System Shock 2 02

A less than standard procedure.

Developed through audio logs left behind by the crew, as well as the occasional ghost of anybody who died in particularly dramatic circumstances, the events leading up to the player’s awakening are told in a piecemeal and subjective fashion. This could translate well to film provided it didn’t play out using a traditional linear format. Instead the audio logs could act as framing devices for flashback sequences, much like the diary in The Prestige. As the protagonist awoke and began to explore their environment each log they found would lead into a flashback showing the events described. As often more than one log references a single event the film could develop in a manner similar to Rashomon with each event being show from multiple perspectives and coloured by each participants personal prejudices. The objective “truth” of what happened never being made explicit. This is not something that is dealt with in to any extent in the game, and I wonder if it might have benefited from a more ambiguous narrative delivery.

Together these flashbacks would combined to form a collage depicting the events leading up to the start of the film. As some characters are still alive at the start of the film, their logs would continue to describe events that took place only a few hours or minutes before the protagonist found them. The final climax of the protagonist fore-shadowed by the climatic failures that lead they to that point.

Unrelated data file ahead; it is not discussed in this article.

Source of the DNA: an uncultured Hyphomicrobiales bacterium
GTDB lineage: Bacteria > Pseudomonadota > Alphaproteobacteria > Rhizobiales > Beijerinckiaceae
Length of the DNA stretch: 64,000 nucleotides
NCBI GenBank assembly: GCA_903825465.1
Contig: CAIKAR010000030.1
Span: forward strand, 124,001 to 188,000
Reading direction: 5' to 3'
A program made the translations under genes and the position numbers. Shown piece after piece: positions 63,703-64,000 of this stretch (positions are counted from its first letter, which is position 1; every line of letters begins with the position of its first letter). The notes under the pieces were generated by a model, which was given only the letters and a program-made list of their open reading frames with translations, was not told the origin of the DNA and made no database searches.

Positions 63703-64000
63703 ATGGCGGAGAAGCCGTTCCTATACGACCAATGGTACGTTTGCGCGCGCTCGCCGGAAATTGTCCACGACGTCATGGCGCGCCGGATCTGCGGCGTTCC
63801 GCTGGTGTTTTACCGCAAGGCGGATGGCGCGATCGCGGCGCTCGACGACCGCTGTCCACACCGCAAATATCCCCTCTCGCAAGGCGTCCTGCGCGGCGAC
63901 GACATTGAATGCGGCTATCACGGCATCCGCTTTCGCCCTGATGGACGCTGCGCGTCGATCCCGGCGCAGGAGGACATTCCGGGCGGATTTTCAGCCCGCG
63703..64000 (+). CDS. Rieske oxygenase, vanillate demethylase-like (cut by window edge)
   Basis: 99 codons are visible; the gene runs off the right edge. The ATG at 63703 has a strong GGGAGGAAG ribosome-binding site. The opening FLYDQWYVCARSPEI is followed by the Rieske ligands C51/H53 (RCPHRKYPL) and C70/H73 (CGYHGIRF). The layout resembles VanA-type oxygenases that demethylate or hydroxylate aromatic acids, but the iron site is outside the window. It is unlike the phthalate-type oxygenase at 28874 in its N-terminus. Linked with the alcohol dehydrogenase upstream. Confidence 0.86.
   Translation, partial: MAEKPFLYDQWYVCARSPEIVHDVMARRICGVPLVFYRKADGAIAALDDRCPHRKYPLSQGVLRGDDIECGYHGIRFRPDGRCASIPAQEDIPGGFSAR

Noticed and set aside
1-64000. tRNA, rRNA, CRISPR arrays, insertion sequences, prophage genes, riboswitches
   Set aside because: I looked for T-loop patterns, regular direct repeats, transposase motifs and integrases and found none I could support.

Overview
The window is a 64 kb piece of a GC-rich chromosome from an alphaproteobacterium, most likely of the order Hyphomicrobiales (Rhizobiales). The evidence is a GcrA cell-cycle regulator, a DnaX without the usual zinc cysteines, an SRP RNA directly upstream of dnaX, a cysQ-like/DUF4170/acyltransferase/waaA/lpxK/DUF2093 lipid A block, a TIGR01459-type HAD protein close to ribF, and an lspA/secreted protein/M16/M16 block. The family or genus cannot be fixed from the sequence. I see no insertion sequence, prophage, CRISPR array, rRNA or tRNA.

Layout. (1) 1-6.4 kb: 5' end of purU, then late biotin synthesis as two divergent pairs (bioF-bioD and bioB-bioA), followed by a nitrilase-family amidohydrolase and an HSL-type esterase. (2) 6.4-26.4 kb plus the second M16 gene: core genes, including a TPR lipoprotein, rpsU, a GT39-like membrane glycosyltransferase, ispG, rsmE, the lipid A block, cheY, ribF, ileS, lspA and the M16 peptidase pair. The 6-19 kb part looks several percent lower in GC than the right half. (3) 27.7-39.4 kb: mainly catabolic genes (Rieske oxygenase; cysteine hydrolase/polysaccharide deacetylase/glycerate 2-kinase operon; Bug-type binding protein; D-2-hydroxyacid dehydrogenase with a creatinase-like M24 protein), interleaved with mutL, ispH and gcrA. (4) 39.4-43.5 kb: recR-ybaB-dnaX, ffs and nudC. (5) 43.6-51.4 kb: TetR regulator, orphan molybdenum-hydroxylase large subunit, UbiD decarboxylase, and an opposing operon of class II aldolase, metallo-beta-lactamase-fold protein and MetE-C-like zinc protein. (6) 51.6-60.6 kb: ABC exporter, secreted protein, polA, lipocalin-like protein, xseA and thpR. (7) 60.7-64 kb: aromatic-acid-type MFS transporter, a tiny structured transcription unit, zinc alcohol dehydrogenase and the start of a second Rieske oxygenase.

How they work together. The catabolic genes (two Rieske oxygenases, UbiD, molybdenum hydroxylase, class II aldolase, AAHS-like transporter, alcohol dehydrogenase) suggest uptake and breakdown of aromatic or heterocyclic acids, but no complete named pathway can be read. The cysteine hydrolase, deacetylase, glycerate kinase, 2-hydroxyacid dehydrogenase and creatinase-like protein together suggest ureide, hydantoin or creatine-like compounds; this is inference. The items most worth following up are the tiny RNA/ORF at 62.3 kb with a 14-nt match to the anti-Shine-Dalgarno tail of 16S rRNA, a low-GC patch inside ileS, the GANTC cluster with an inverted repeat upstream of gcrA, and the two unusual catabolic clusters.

It’s a potentially complex film, and one that would require careful editing as well as a degree of active participation on the part of the audience in order to form a coherent narrative of both the past and the present; considering the source material that seems only fitting.

System Shock 2 is not likely to see a film release, but rumours abound that its spiritual successor BioShock is. It will be interesting to see how it is handled, though I do suspect it will utilise a traditional linear structure, possibly with a flashback or two to fill in the history of Rapture. If that is the case it will be a waste of potential.

The best game stories are one that are (Or at least make pretensions to be) non-linear, and any reinterpretation of them in another medium would be well advised to make use of whatever non-linear techniques are available.